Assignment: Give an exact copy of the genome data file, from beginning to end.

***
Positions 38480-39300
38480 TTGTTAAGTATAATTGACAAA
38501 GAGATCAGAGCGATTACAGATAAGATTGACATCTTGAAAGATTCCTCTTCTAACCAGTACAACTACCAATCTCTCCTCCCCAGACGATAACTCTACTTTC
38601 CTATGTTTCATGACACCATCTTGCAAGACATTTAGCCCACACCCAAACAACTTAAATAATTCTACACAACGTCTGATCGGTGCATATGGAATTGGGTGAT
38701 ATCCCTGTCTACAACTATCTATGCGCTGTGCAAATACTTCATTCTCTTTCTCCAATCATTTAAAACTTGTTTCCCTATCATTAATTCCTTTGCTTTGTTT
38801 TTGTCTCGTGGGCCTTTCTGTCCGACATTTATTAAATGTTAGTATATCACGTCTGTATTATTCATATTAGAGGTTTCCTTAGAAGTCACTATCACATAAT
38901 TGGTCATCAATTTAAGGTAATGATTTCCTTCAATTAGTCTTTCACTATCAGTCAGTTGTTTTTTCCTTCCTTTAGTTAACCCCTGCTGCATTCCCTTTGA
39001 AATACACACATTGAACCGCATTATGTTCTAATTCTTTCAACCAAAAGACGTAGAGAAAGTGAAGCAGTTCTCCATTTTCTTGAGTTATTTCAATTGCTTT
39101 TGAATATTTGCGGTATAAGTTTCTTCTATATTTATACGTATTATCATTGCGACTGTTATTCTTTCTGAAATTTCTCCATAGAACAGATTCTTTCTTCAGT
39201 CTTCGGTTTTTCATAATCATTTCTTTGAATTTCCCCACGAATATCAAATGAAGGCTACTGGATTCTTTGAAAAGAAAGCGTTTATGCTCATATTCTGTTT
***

Positions 38480-39300
38480 TTGTTAAGTATAATTGACAAA
38501 GAGATCAGAGCGATTACAGATAAGATTGACATCTTGAAAGATTCCTCTTCTAACCAGTACAACTACCAATCTCTCCTCCCCAGACGATAACTCTACTTTC
38601 CTATGTTTCATGACACCATCTTGCAAGACATTTAGCCCACACCCAAACAACTTAAATAATTCTACACAACGTCTGATCGGTGCATATGGAATTGGGTGAT
38701 ATCCCTGTCTACAACTATCTATGCGCTGTGCAAATACTTCATTCTCTTTCTCCAATCATTTAAAACTTGTTTCCCTATCATTAATTCCTTTGCTTTGTTT
38801 TTGTCTCGTGGGCCTTTCTGTCCGACATTTATTAAATGTTAGTATATCACGTCTGTATTATTCATATTAGAGGTTTCCTTAGAAGTCACTATCACATAAT
38901 TGGTCATCAATTTAAGGTAATGATTTCCTTCAATTAGTCTTTCACTATCAGTCAGTTGTTTTTTCCTTCCTTTAGTTAACCCCTGCTGCATTCCCTTTGA
39001 AATACACACATTGAACCGCATTATGTTCTAATTCTTTCAACCAAAAGACGTAGAGAAAGTGAAGCAGTTCTCCATTTTCTTGAGTTATTTCAATTGCTTT
39101 TGAATATTTGCGGTATAAGTTTCTTCTATATTTATACGTATTATCATTGCGACTGTTATTCTTTCTGAAATTTCTCCATAGAACAGATTCTTTCTTCAGT
39201 CTTCGGTTTTTCATAATCATTTCTTTGAATTTCCCCACGAATATCAAATGAAGGCTACTGGATTCTTTGAAAAGAAAGCGTTTATGCTCATATTCTGTTT